American RadioWorks |
teaching-teachers

Teaching Teachers

Research shows good teaching makes a big difference in how much kids learn. But the United States lacks an effective system for training new teachers or helping them get better once they're on the job. This documentary examines why, and asks what it would take to improve American teaching on a wide scale. We meet researchers who are trying to understand what makes teaching complex, and how to determine whether someone is ready to be a teacher. We also visit U.S. schools that are taking a page from Japan and radically rethinking the way they approach the idea of teacher improvement.

Recent Posts

  • 08.27.15

    An American way of teaching

    In 1993, a group of researchers set out to do something that had never been done before. They would hire a videographer to travel across the United States and record a random sample of eighth-grade math classes. What they found revealed a lot about American teaching.
  • 08.27.15

    Rethinking teacher preparation

    In the United States, teaching isn't treated as a profession that requires extensive training like law or medicine. Teaching is seen as something you can figure out on your own, if you have a natural gift for it. But looking for gifted people won't work to fill the nation's classrooms with teachers who know what they're doing.
  • 08.27.15

    A different approach to teacher learning: Lesson study

    In the United States, we tend to think that improving education is about improving teachers - recruiting better ones, firing bad ones. But the Japanese think about improving teaching. It's a very different idea.
  • 08.27.15

    Thinking about math from someone else’s perspective

    "What you do when you’re teaching is you think about other people’s thinking. You don’t think about your own thinking; you think what other people think. That’s really hard." -Deborah Ball

American RadioWorks |
teaching-teachers

Teaching Teachers

Research shows good teaching makes a big difference in how much kids learn. But the United States lacks an effective system for training new teachers or helping them get better once they're on the job. This documentary examines why, and asks what it would take to improve American teaching on a wide scale. We meet researchers who are trying to understand what makes teaching complex, and how to determine whether someone is ready to be a teacher. We also visit U.S. schools that are taking a page from Japan and radically rethinking the way they approach the idea of teacher improvement.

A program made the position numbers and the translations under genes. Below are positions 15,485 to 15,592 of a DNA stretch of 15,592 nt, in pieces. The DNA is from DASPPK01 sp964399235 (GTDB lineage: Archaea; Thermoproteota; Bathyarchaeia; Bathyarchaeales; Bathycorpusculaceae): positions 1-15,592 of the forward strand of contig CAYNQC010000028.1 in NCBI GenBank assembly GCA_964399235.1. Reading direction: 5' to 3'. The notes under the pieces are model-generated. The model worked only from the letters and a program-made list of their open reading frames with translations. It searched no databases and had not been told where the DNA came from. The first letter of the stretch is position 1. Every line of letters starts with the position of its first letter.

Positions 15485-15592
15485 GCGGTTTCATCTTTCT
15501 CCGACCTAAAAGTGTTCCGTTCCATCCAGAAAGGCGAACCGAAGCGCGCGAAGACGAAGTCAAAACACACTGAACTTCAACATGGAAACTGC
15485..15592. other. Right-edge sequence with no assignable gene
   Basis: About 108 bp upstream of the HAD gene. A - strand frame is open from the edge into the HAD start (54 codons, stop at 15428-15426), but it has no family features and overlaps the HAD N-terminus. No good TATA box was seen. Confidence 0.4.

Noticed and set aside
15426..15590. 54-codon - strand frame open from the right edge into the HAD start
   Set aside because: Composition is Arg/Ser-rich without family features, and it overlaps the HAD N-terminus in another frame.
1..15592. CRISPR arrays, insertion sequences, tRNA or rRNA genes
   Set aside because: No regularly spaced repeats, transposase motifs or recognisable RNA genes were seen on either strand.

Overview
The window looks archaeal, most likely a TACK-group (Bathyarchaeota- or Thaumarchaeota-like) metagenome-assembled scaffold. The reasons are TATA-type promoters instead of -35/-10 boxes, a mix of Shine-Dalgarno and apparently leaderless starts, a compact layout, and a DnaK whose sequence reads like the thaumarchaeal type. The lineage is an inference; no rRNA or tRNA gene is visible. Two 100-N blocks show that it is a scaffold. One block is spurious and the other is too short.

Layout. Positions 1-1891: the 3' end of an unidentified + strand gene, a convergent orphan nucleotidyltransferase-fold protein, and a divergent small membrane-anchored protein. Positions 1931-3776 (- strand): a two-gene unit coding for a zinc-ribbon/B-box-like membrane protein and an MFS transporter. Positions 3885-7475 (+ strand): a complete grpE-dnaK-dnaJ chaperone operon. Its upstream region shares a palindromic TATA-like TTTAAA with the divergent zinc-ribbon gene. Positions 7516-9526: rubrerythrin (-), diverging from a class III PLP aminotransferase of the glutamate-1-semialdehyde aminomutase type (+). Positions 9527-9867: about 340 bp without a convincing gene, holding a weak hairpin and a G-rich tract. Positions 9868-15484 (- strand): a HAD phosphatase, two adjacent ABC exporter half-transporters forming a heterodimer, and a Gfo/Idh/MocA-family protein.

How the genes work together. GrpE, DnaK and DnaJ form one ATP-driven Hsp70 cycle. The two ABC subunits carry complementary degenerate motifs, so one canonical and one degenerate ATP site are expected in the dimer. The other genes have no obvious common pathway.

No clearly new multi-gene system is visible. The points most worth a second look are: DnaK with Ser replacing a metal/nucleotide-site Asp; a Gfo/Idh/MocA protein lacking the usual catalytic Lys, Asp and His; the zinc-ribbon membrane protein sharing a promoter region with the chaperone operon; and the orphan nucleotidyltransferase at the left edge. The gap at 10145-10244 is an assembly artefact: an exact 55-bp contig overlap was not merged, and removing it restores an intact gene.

Recent Posts

  • 08.27.15

    An American way of teaching

    In 1993, a group of researchers set out to do something that had never been done before. They would hire a videographer to travel across the United States and record a random sample of eighth-grade math classes. What they found revealed a lot about American teaching.
  • 08.27.15

    Rethinking teacher preparation

    In the United States, teaching isn't treated as a profession that requires extensive training like law or medicine. Teaching is seen as something you can figure out on your own, if you have a natural gift for it. But looking for gifted people won't work to fill the nation's classrooms with teachers who know what they're doing.
  • 08.27.15

    A different approach to teacher learning: Lesson study

    In the United States, we tend to think that improving education is about improving teachers - recruiting better ones, firing bad ones. But the Japanese think about improving teaching. It's a very different idea.
  • 08.27.15

    Thinking about math from someone else’s perspective

    "What you do when you’re teaching is you think about other people’s thinking. You don’t think about your own thinking; you think what other people think. That’s really hard." -Deborah Ball